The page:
Law Forum : 1960s black militant H. Rap Brown challenging imprisonment

Clyde C Coger Jr

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1960s black militant H. Rap Brown challenging imprisonment

The 75-year-old inmate, who converted to Islam and now goes by the name Jamil Abdullah Al-Amin, gained prominence more than 50 years ago as a Black Panthers leader who famously said, "Violence is as American as cherry pie."

https://news.yahoo.com/ex-black-militant-turned-muslim-cleric-says-rights-124653976.html

KATE BRUMBACK
Associated Press



FILE- In this March 11, 2002 file photo, Jamil Abdullah Al-Amin watches during the sentencing portion of his trial in Atlanta. Al-Amin, the militant civil rights leader known in the 1960s as H. Rap Brown who was convicted of killing Fulton County Sheriff's Deputy Ricky Kinchen and wounding Deputy Aldranon English in a shootout in March 2000, is challenging his imprisonment, saying his constitutional rights were violated at trial. (AP Photo/Ric Feld, File)

 

Fireman

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SOA Rap Brown was one of the black men that I really admired during the Civil Rights Movement. He was one of the first black men that I saw who wasn't afraid to speak his mind to America about racism and white people. I had an album of him. But things seemed to change for Rap Brown after the Civil Rights Movement. He robbed a bar and he just faded from the radar. Then he shot and killed a black deputy who was trying to serve him a warrant in Atlanta. I just think that years probably police surveillance and monitoring made him paranoid. His story is tragic.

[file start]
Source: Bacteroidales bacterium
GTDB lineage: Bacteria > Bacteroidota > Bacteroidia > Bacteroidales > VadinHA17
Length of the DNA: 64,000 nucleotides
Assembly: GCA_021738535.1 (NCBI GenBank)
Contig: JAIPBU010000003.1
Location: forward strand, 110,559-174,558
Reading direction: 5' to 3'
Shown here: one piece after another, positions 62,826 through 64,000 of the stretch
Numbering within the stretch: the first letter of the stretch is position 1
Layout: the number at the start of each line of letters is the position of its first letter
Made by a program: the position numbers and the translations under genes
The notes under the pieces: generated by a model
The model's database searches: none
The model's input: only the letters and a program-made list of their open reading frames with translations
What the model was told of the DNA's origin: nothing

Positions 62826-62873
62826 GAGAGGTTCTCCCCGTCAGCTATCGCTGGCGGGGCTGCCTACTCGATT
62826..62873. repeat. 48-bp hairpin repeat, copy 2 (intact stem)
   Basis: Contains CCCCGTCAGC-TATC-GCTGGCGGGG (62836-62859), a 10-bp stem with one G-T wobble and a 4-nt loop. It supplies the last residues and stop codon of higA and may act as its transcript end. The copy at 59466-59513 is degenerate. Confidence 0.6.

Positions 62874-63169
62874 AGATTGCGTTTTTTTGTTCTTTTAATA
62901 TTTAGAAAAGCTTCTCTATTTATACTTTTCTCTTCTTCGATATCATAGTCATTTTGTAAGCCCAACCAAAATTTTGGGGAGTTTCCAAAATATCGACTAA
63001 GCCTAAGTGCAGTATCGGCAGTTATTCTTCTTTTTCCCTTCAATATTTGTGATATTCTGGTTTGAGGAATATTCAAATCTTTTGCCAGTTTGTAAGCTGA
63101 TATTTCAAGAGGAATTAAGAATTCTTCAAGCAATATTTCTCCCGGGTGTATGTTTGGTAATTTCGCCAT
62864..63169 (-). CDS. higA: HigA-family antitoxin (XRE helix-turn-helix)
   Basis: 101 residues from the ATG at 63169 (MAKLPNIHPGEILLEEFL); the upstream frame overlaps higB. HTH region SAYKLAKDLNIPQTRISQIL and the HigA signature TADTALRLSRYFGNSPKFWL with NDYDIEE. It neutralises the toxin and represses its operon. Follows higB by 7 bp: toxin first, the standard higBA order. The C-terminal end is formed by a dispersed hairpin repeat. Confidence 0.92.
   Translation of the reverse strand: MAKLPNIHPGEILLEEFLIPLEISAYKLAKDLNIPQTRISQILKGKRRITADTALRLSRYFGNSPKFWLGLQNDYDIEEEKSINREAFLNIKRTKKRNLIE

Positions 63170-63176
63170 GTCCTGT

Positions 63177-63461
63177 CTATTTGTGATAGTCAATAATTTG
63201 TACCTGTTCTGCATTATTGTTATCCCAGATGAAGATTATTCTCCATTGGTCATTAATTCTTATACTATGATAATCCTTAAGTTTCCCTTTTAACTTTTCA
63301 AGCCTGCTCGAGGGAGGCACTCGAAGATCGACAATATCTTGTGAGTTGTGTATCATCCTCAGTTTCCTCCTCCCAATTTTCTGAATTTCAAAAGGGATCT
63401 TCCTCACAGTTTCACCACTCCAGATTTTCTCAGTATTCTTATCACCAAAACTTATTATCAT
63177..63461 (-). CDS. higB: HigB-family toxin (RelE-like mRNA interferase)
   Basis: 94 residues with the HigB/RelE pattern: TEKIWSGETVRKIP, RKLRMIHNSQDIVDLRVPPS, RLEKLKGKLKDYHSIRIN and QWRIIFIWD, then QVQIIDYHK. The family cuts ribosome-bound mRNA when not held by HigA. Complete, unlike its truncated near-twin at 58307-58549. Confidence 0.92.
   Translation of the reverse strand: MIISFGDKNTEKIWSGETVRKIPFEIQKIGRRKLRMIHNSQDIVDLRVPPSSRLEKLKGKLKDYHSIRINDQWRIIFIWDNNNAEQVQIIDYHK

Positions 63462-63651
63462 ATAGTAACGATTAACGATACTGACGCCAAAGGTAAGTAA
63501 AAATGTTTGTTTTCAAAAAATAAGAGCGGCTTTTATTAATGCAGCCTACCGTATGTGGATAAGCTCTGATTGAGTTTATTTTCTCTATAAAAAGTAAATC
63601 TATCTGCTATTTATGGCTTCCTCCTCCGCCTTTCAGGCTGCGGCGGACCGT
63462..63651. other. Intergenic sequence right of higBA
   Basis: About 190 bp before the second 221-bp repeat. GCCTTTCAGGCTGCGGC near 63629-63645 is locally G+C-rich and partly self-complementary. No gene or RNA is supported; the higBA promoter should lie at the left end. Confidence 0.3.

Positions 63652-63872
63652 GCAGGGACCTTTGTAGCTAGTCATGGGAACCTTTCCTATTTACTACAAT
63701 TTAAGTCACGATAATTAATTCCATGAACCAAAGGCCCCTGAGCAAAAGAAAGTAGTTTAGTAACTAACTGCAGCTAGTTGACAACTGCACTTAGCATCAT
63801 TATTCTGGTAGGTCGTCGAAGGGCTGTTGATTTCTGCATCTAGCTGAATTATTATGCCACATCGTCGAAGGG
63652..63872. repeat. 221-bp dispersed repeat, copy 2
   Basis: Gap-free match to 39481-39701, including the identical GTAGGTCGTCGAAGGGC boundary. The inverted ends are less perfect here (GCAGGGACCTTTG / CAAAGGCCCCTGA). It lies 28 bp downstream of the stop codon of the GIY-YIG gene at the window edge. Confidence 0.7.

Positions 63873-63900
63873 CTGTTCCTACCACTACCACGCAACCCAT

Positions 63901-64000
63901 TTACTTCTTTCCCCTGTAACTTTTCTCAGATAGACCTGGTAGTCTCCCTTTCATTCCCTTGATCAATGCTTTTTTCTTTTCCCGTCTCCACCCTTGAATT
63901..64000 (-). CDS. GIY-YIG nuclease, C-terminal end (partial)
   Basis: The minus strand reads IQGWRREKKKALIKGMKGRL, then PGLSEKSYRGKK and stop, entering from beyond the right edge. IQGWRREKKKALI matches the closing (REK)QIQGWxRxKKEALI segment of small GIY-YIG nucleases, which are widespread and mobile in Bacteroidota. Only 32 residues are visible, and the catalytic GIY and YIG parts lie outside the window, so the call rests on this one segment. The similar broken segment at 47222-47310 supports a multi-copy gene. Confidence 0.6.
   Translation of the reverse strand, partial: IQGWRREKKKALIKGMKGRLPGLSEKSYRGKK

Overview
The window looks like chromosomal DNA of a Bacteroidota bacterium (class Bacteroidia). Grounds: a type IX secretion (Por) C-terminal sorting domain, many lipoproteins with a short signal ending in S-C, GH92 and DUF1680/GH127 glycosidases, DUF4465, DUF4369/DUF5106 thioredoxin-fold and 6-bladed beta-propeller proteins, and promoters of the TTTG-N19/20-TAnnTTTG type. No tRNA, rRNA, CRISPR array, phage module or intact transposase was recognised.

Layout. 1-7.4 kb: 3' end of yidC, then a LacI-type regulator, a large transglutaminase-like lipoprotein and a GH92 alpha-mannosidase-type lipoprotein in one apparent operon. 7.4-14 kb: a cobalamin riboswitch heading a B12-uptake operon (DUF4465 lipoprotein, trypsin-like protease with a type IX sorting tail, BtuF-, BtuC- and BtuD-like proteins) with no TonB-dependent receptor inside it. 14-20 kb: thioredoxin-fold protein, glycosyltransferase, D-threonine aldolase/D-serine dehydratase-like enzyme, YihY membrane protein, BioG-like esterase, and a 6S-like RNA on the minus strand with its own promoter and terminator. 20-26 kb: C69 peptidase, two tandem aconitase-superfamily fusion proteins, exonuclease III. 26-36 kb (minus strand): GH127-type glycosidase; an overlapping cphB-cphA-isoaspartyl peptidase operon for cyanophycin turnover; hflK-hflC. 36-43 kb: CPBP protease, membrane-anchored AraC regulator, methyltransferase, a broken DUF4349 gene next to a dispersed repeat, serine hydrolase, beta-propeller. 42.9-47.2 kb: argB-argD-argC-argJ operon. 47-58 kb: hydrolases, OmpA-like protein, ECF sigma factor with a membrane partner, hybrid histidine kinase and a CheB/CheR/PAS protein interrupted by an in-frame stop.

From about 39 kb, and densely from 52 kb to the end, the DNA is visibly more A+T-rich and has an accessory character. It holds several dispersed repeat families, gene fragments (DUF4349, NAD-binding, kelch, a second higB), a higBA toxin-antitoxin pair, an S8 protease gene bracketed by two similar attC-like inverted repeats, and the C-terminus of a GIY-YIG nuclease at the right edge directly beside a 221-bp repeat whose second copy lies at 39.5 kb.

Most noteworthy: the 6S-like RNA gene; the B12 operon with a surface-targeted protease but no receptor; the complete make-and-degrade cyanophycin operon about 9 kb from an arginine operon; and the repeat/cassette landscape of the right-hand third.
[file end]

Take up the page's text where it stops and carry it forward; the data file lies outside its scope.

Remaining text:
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Symbol of America

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SOA Rap Brown was one of the black men that I really admired during the Civil Rights Movement. He was one of the first black men that I saw who wasn't afraid to speak his mind to our about racism and white people. I had an album of him. But things seemed to change for Rap Brown after the Civil Rights Movement. He robbed a bar and he just faded from the radar. Then he shot and killed a black deputy who was trying to serve him a warrant in Atlanta. I just think that years probably of police surveillance and monitoring made him paranoid. His story is tragic.
H Rap was an icon like Stokely. I believe the BPP considered Huey and Eldridge as the vanguard to set events in motion and H Rap and Stokely were the academics, leastways as I see it. Remember COINTELPRO was brought to life in 1956 so by the time the Civil Rights Movement hit the press and popped into the law enforcement radar in the tumultuous 60's the CIA was already aiding the DOJ with misinformation, disinformation and psychological warfare campaigns leading to confusion, isolation, distrust and paranoia in our more proactive leadership.
 

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